2018 was the first year of the RBM Partnership to End Malaria’s 2018–2020 Strategic Plan (see page 7), which aims to use the partnership to boost political commitment, regional cooperation and malaria financing. The Partnership, through consultations with partners and malaria-endemic countries, launched new initiatives in support of global efforts to end malaria.
Mary Mael and Maria Tusell*
Participants in the Science of Eradication: Malaria course shared a sense of optimism and agreed on the need for leadership and data-driven decision-making in the fight against this disease
“Collaboration” was probably the word most heard when asking the participants of the 8th edition of the Science of Eradication: Malaria course how they thought the fight against malaria could be improved. Even though progress has stalled, as highlighted by the head of the Global Malaria Programme, Pedro Alonso, in the opening lecture, participants left Barcelona with a shared feeling of optimism and a perception that with commitment, a multidisciplinary approach to the disease and data-driven decisions; malaria control, elimination and eradication are indeed achievable goals.
Malaria Minute, 21 June 2019
New WHO report tracks the progress of 21 countries in eradicating malaria, the BBC investigate the sale of government drugs in Uganda and Professor Tu YouYou offers her recommendations to prevent artemisinin resistance. Listen to this Podcast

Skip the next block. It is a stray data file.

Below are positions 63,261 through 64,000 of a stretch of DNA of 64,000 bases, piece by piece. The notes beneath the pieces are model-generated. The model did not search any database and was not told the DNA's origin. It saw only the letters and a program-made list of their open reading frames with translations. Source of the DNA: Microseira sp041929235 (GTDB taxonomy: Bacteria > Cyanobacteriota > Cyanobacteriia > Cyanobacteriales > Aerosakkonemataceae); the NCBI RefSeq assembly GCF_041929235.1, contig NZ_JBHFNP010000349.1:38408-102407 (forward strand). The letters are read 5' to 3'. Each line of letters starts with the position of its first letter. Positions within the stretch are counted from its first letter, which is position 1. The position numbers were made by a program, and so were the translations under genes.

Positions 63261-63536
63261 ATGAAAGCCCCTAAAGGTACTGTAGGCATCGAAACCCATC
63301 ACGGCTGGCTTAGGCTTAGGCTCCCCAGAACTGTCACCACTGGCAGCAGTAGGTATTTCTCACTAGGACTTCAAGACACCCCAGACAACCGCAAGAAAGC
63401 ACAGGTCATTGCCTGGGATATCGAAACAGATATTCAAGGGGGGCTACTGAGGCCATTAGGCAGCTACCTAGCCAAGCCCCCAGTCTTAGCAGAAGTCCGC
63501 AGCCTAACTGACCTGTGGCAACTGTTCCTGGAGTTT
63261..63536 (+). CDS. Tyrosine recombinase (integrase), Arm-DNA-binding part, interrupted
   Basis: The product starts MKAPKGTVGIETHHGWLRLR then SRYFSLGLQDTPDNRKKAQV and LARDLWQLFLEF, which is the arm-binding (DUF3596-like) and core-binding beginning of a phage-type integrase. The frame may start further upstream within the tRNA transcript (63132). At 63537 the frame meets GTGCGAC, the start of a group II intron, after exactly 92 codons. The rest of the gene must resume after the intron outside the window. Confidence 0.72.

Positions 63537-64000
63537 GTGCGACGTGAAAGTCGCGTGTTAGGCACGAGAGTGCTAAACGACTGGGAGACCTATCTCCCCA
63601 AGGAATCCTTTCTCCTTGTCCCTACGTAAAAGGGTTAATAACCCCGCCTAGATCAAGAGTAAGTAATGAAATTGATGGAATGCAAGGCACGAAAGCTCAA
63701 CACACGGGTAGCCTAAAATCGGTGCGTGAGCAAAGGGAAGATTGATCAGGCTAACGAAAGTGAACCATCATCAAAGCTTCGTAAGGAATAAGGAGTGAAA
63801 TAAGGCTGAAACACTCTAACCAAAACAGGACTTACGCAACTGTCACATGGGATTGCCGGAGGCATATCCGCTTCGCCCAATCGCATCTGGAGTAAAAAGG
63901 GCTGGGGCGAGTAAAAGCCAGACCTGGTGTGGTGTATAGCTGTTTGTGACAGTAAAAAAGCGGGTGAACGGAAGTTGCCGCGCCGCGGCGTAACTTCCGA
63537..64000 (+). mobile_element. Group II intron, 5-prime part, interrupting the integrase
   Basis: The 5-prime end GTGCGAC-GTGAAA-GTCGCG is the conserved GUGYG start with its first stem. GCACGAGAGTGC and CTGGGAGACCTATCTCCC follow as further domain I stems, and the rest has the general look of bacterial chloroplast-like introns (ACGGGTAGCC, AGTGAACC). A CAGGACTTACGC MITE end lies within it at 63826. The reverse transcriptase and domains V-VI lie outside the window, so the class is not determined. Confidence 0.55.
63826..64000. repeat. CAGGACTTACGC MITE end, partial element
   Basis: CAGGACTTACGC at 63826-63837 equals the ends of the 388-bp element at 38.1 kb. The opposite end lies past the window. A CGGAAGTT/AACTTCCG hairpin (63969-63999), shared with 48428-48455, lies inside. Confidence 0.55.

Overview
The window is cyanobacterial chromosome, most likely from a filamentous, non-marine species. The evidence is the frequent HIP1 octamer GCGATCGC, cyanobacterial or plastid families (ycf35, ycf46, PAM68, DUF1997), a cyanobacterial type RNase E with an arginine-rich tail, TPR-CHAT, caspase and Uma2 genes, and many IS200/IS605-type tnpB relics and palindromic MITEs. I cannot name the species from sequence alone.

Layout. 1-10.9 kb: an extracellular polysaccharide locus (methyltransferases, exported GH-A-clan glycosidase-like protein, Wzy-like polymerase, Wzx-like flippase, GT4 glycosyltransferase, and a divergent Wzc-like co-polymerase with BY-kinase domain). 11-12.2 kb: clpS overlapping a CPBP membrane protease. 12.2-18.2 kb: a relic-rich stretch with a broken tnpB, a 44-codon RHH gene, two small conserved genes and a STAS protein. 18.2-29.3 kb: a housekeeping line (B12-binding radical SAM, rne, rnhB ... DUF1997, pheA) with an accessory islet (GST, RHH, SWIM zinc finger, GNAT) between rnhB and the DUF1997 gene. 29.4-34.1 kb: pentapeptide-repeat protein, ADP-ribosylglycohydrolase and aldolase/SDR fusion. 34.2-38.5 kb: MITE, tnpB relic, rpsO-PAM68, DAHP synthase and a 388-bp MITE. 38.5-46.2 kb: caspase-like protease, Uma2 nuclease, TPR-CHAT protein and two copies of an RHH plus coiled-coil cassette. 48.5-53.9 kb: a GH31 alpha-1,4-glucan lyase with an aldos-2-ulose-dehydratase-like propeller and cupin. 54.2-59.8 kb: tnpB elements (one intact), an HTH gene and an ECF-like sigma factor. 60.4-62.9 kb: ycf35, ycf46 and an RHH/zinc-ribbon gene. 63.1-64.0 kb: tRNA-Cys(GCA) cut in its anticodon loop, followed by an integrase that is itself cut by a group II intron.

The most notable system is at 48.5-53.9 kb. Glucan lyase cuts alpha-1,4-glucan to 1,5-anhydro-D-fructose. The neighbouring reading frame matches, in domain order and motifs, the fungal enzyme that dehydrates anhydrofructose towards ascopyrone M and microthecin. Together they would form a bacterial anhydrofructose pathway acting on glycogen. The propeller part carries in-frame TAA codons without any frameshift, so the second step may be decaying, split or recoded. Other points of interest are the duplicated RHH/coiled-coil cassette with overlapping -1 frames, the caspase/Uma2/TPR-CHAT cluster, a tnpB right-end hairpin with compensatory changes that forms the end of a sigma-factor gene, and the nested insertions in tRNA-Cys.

Event: Malaria in Melbourne 2019 Conference
Date: October 28–29, 2019
Location: Walter and Eliza Hall Institute of Medical Research, Parkville, Australia
Creating a malaria-free world is a bold and important public health and sustainable development goal. It is also the vision of the Global technical strategy for malaria 2016-2030, which calls for the elimination of malaria in at least 10 countries by the year 2020.
In 2016, WHO identified 21 countries, spanning 5 regions, that could defeat malaria by 2020, considering the likelihood of elimination across key criteria. All are united by one target: to achieve zero indigenous cases of malaria within the 2020 timeline. This report charts their progress.
The MESA Correspondent volunteers report on the latest in malaria research from conferences around the world. The synopses are shared online, enabling people who could not attend the meeting to read about the latest advances. The MESA Correspondents Program is a collaboration between MESA and the conference organizers.
IN 30 SECONDS: Mosquitoes spread diseases to millions of people around the world, yet they remain poorly understood by most. Of particular interest among these diseases is malaria in Africa, transmitted predominantly by four cruel members of the Anopheles family. This article is an abridged illustration of the many biological intrigues in the lives of malaria mosquitoes. The more we understand it, the closer we will get to “zero malaria”. And we must do so with as few deaths as possible
Malaria Minute, 14 June 2019
Big data allows scientists to produce malaria ‘risk maps’ in Bangladesh and Indian researchers develop a new paper-based method of malaria detection.
Deadline Extended! If you would want to be part of this unmissable high level gathering in Africa, you have until 15th June 2019 to submit your abstract.